Mr Pattni told the CBK that the money he made from the gold and diamonds exports would be sold to the banking industry regulator by the four banks with unpaid overdrafts.
The CBK used the money made by the four lenders in the Sh13.5 billion batch of payments to clear the pending overdrafts — a move that cleaned up the banking industry regulator’s own books of accounts, Mr Onesmus adds.
Mr Onesmus alleges that he was prosecuted as a scapegoat aimed at covering the regulator’s role in the scandal that benefitted Mr Pattni’s companies — Goldenberg International Limited and Exchange Bank.
The former CBK bureaucrat insists that he was not in charge of entering contracts with Goldenberg International or any of Mr Pattni’s companies, and that the payment orders in the Sh13.5 billion batch were ordered by the Finance ministry.
At the time, former Vice President George Saitoti was the Finance minister, and was a close associate of his boss, President Daniel Arap Moi.
Mr Pattni owned Pan African Bank and Exchange Bank at the time. Transnational Bank was owned by former President Moi and his personal aide Joshua Kulei.
National Bank of Kenya was a government-owned lender at the time.
No dollars were expected
“It appears that these banks were unable to clear these overdrafts and therefore this scheme was used, which means that no dollars were expected to come. These transactions were performed in the accounts of the CBK and it cannot claim lack of knowledge or involvement.”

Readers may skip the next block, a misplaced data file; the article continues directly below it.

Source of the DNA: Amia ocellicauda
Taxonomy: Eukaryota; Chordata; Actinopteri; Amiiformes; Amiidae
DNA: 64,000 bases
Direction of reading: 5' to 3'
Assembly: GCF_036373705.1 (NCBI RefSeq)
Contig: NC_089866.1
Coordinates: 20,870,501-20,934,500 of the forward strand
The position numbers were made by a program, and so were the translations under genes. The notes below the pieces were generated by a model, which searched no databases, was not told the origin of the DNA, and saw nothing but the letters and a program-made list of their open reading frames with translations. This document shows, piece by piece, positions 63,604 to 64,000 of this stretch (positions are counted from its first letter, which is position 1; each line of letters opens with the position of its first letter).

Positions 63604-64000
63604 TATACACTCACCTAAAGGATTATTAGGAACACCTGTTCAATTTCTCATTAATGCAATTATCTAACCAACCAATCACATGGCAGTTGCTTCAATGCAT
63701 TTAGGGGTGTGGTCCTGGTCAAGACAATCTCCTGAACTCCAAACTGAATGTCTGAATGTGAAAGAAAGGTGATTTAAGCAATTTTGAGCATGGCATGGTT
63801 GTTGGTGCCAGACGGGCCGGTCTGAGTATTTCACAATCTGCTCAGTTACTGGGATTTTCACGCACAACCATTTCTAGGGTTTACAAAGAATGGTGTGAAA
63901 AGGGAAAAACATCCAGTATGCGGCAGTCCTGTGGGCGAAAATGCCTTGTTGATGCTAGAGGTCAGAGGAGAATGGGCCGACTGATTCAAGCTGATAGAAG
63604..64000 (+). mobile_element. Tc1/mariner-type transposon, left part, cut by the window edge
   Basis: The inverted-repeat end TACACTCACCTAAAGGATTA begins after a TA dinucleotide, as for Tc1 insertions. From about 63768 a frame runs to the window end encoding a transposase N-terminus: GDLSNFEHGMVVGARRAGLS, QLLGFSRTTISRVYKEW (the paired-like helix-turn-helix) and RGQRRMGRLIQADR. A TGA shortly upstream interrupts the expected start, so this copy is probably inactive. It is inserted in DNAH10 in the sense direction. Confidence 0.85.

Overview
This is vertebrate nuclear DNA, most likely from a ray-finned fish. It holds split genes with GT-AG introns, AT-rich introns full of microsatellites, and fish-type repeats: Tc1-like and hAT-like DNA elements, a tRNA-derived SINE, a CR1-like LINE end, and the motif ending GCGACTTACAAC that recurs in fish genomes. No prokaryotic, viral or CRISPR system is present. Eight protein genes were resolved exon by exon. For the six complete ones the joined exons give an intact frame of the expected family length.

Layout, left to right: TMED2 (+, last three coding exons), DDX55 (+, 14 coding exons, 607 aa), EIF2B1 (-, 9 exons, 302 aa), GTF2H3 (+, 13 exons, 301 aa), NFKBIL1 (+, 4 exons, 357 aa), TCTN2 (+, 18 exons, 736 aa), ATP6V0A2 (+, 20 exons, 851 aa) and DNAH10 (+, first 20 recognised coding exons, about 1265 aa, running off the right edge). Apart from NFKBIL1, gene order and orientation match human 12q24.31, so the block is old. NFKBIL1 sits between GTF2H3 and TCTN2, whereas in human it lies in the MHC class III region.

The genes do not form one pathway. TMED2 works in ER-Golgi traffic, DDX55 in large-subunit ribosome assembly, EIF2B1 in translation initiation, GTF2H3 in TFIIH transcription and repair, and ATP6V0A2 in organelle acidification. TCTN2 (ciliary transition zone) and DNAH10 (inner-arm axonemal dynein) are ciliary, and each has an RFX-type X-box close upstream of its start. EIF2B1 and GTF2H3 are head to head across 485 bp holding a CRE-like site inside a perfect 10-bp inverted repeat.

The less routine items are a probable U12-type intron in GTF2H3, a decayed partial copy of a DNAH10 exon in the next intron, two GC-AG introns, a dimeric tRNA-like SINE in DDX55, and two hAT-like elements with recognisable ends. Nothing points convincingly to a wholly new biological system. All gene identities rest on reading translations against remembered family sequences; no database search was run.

“My petition is based on seeking reliefs for contravention of my fundamental rights and freedoms that were contravened by the respondents when the CBK forced me to resign to yield me to stand trial on its behalf to cover up its active involvement and perpetration on loss of public monies, which loss the CBK had knowledge and admitted in correspondences between itself and Kamlesh Pattni and contrived I be charged to hoodwink the public,” Mr Onesmus says in court papers.
Mr Onesmus spent two years in remand as the trial proceeded, and his home was raided by Criminal Investigations Department (now Directorate of Criminal Investigations) detectives who claimed to be searching for evidence.
Harassed in remand
The former CBK bureaucrat adds that he was physically and verbally abused in remand, and that it was unfair to remand him in Kamiti Maximum Prison, a facility that is typically for convicted criminals.
Interestingly, by the time Mr Onesmus was being tried alongside three others, CBK records indicating the irregular transactions with Mr Pattni had already been destroyed.
During the hearings, Jacinta Wanjala Mwatela, a former CBK director in charge of supplies and service, told the chief magistrate’s court in 1998 that the documents were pulped and some shredded before being burned.
Why the documents were destroyed amid a pending investigation and trial has never been explained, but the move pointed at a cover-up plot.
Mr Onesmus is testing the limits of Kenya’s laws, which usually provide a three-year window for filing cases against unlawful termination.
But the former CBK bureaucrat has filed his suit as a constitutional petition on grounds that his basic rights and freedoms were violated, and that the allegedly forced resignation was only a product of the larger scheme to frame him as a rogue employee in the Goldenberg scandal.
Constitutional petitions are allowed to lift the time limit provided for any kind of dispute, whether employment, land or any other.